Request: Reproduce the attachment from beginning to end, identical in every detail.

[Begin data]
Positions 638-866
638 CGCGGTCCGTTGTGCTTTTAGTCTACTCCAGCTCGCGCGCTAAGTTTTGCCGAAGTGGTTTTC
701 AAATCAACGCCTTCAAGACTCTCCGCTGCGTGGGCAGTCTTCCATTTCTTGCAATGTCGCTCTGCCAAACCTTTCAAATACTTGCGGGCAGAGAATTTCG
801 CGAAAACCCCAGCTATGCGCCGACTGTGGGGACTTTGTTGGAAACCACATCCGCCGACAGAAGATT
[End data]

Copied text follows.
Positions 638-866
638 CGCGGTCCGTTGTGCTTTTAGTCTACTCCAGCTCGCGCGCTAAGTTTTGCCGAAGTGGTTTTC
701 AAATCAACGCCTTCAAGACTCTCCGCTGCGTGGGCAGTCTTCCATTTCTTGCAATGTCGCTCTGCCAAACCTTTCAAATACTTGCGGGCAGAGAATTTCG
801 CGAAAACCCCAGCTATGCGCCGACTGTGGGGACTTTGTTGGAAACCACATCCGCCGACAGAAGATT